Cara Nowlin had so much fun the first time, she can’t wait to go back to the Songbook Academy.
Nowlin is returning to the Songbook Academy for the second consecutive year. She will be joined by three other Carmel residents in the summer intensive program. The others are 2021 CHS graduate Nathan Koon; Jack Sullivan, who will be CHS senior; and Piper Murphy, who will be a Park Tudor senior. They are four of the 40 high school vocalists been selected to participate in the summer intensive, a week of personal instruction and mentoring by arts and entertainment professionals presented each year by the Great American Songbook Foundation.
Traditionally conducted on-site at the Center for the Performing Arts in Carmel, where the Songbook Foundation is headquartered, the program has shifted to a virtual format this year in response to the logistical and safety issues posed by the ongoing pandemic. The July 17-24 program includes interactive experiences of professional vocal training, performance coaching, workshops, daily social activities and educational masterclasses from a team of mentors.
“I am looking forward to pretty much everything,” Nowlin said. “I just remember how much I learned and how fun it was last year. I am excited to meet all of the kids, work with the phenomenal mentors and coaches, and not only learn more about the technical aspect of singing, but the emotional aspect as well. Music is fascinating to me because it has this exceptional power like no other to help others forget any of their tribulations or sorrow and to just live in the music.
“And during Songbook, you learn how to do exactly that.
Nowlin was hoping Songbook would be in-person this year but knew it would be a wonderful experience even if it wasn’t.
“I learned more than what’s imaginable last year when it was virtual, and I know this year will be no different,” Nowlin said. “I loved getting to know everyone, working with extraordinary mentors and coaches, gaining an unbelievable amount of knowledge regarding not only technique while singing, but the emotional aspect and how to portray that while singing as well. There is one particular moment that I will never, ever forget though. It was when it was our group’s turn to talk with the Michael Feinstein. I asked him if he’s ever had to deal with performance anxiety, something that I struggle with a lot. This is what he said to me, “The love you have for music is the same love you need to invest in yourself. Know that you were created divinely. Know that you were created for the purpose of expressing love. And that is who you are.’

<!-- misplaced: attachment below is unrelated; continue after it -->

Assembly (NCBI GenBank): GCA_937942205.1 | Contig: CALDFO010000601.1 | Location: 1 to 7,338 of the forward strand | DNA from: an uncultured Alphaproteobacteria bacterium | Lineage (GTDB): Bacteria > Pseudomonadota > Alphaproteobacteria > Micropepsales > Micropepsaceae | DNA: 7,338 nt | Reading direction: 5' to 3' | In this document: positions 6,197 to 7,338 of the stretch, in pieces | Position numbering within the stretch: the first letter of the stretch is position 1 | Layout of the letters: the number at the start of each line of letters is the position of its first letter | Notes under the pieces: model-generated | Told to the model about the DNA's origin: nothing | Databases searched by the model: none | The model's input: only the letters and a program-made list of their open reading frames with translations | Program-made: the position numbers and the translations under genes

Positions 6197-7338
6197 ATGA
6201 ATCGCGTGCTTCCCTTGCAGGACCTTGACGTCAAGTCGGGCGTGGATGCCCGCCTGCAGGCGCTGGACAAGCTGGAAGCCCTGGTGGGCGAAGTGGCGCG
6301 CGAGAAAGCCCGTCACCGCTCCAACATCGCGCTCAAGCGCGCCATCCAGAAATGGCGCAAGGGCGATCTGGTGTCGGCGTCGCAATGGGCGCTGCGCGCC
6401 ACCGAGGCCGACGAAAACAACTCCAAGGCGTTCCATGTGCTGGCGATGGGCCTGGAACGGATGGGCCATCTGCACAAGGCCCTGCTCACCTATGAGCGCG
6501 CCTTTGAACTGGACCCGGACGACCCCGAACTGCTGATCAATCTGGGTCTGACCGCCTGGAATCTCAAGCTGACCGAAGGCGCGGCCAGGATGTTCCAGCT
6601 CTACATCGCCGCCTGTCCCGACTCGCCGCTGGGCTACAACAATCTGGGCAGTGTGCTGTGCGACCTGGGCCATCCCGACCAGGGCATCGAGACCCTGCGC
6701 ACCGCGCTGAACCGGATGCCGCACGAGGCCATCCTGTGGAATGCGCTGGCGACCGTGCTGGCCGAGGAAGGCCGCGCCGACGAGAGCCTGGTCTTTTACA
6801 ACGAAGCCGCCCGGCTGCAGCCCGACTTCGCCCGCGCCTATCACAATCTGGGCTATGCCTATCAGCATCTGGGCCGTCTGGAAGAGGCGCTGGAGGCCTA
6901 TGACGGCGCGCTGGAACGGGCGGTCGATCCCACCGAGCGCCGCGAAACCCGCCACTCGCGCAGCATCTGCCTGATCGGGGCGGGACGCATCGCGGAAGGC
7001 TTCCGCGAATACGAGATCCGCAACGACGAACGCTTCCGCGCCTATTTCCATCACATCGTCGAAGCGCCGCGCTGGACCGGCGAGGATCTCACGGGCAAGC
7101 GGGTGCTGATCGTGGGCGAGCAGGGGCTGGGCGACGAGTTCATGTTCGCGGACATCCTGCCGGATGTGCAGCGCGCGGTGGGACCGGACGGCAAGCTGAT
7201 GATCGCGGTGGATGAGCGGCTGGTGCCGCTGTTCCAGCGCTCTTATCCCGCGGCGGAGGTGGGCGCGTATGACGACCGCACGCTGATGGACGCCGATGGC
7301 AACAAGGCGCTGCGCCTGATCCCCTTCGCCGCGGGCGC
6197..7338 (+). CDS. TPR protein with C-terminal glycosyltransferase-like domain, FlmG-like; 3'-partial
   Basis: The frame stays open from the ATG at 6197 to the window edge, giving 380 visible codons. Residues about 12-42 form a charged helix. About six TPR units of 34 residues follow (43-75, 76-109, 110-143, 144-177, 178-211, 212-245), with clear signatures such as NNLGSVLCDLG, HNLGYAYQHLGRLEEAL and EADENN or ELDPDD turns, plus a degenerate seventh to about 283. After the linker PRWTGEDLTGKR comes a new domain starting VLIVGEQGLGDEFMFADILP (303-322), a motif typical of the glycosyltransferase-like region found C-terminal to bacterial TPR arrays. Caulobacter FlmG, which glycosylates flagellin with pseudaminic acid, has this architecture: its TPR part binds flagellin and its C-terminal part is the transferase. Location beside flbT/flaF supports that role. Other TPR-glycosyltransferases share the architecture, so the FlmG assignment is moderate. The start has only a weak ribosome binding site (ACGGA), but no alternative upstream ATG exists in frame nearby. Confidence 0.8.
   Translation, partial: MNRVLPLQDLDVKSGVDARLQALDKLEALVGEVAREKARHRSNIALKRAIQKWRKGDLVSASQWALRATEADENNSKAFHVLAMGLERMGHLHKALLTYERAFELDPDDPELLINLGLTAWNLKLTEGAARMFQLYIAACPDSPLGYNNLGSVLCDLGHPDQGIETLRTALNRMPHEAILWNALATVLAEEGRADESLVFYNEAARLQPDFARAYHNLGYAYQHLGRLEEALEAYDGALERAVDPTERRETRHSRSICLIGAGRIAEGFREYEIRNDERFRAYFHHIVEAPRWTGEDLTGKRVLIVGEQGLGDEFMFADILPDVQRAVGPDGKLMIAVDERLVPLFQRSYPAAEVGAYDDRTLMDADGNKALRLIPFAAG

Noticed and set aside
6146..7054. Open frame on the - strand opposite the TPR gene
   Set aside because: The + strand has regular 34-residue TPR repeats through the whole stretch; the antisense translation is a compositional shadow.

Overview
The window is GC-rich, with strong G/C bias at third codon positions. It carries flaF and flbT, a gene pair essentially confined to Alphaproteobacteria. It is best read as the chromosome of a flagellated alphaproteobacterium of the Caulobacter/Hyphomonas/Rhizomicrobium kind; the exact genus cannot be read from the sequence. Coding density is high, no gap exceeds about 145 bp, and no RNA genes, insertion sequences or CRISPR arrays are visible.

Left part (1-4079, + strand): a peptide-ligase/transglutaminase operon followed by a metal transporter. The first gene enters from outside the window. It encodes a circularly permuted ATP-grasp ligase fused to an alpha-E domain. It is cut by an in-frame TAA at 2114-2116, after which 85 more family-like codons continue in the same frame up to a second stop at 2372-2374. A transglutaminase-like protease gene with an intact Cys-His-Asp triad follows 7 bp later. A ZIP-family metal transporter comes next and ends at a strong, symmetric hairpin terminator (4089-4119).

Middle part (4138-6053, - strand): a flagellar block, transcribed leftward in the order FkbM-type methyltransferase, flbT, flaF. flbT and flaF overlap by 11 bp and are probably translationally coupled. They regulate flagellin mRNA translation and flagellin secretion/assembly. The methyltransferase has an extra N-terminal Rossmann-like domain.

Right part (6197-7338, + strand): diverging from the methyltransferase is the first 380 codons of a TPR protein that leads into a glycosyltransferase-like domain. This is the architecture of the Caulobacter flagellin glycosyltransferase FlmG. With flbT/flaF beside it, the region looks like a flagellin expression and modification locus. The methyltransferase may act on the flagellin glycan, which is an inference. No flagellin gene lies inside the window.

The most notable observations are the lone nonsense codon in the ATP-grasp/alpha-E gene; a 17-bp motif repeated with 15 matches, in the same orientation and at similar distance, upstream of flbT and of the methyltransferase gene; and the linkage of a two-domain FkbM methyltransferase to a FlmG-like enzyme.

“And I will never forget that. That moment changed my life.”
Sullivan is eager for the experience to begin.
“I am most looking forward to being able to interact with the vocal clinicians and other students in the Songbook Academy, especially because this is the first real musical clinic I’ve been able to participate in since COVID,” Sullivan said. “I was definitely expecting it to be virtual, but I kept clinging to some hope that it would be in-person right up until they announced it.”
Sullivan said he was extremely grateful to be selected.
“The Great American Songbook is very important to me, and I hold a special appreciation for the early crooners of that era,” Sullivan said. “They definitely shaped my love of singing.”
Koon, who will major in political science at Florida State University and possibly minor in music, enjoys the emotional Songbook songs.
“I like the ballads from the golden age of musicals, like Rodgers and Hammerstein,” Koon said. “I find I connect with those pieces. My second favorite type to perform is the jazz pieces because of the energy of it.”
Although Koon had hoped the Academy would be held in-person, he expects it will be valuable experience.
“It’s all about the people you work with is the bottom line,” said Koon, who was part of CHS Ambassadors, the mixed show choir, the past three years. “As long as you find a way to effectively communicate with them, I think you’re going to gain a lot from it. I’m looking forward to working with the clinicians. They’re very seasoned and have worked with many people who did perform during the Songbook era.
“I can’t wait to get their feedback.”
Murphy said she had talked to previous Songbook participants who told her the program was amazing.
“I knew I wanted to be able to do things over the summer to make sure I was ready for college auditions,” she said.
Murphy said she is most drawn to the Broadway-style songs.
“Jazzy songs are awesome,” she said. “Growing up, my parents would play songs during family dinners on the porch. Researching songs for the Academy, I didn’t realize how many of them I already knew. I’m looking forward to learning as much as possible during the masterclasses.”